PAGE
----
The pandemic saw road casualties drop across the UK as drivers stayed at home during lockdowns - but charities have warned the Government must do more tackle an uptick in injuries from traffic accidents.
Fewer people were killed on the area's roads last year – two people died, while 12 were killed in 2020.
Meanwhile, 83 serious injuries were recorded – fewer than the year before, when 109 people were badly hurt.
National figures show 2261 children were injured and 33 killed on Britain's streets last year.
Scott Williams, head of programme delivery at road safety group, Brake, said every child should have the right to walk in their neighbourhood without fear of traffic or pollution.
"It is vital that children can walk safely in the places where they live," he added.
Overall, across Great Britain there were 127,967 road casualties in 2021 – an 11% rise on the year before – while 1,560 people were killed.
Of those who died, 686 were car users, but 363 pedestrians and 299 motorcyclists were also killed.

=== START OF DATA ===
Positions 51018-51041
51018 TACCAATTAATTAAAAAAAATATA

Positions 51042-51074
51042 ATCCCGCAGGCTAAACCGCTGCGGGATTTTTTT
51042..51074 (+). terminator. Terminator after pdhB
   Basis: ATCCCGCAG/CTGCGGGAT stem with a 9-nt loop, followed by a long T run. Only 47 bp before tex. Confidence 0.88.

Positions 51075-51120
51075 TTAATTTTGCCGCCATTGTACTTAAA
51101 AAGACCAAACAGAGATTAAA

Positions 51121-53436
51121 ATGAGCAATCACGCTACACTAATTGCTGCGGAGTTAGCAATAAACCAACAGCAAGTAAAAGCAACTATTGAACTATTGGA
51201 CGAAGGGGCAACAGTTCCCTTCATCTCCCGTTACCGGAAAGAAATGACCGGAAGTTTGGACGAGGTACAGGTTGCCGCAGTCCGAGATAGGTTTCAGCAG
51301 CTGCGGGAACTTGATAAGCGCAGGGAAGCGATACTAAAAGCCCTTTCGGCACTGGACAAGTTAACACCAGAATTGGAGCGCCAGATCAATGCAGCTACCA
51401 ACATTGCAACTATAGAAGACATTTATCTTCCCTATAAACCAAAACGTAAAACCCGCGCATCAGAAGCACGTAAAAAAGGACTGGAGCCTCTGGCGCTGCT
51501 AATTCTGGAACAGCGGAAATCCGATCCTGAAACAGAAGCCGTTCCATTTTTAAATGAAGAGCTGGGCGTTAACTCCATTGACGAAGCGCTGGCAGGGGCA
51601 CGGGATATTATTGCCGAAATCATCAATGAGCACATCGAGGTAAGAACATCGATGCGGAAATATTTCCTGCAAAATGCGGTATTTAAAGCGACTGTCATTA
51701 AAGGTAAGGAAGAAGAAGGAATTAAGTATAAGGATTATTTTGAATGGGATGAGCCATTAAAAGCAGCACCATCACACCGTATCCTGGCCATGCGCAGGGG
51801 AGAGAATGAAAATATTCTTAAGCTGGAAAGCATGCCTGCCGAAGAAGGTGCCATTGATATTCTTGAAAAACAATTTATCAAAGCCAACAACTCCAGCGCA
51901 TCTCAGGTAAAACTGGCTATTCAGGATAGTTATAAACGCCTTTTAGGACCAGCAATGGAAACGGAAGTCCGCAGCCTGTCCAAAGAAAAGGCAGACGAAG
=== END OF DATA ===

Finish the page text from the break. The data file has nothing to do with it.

The number of pedal cyclists who lost their lives dropped by 20% from 141 in 2020 to 113 last year.
Mark Turner, chief executive of the Road Victims Trust, said: "It remains a terrible fact that four people will be killed on the roads of the UK each day, with many more suffering life-changing injuries.
"The devastation and trauma caused by these collisions is immense and it is disturbing to see a climb in the numbers of people affected."
The RAC said the Government must do more to improve road safety.
A Department for Transport spokesperson said: “Road safety is a top priority.
“We are committed to improving through education and updates to the Highway Code that will help protect vulnerable road users, alongside our highly successful THINK! Campaign.”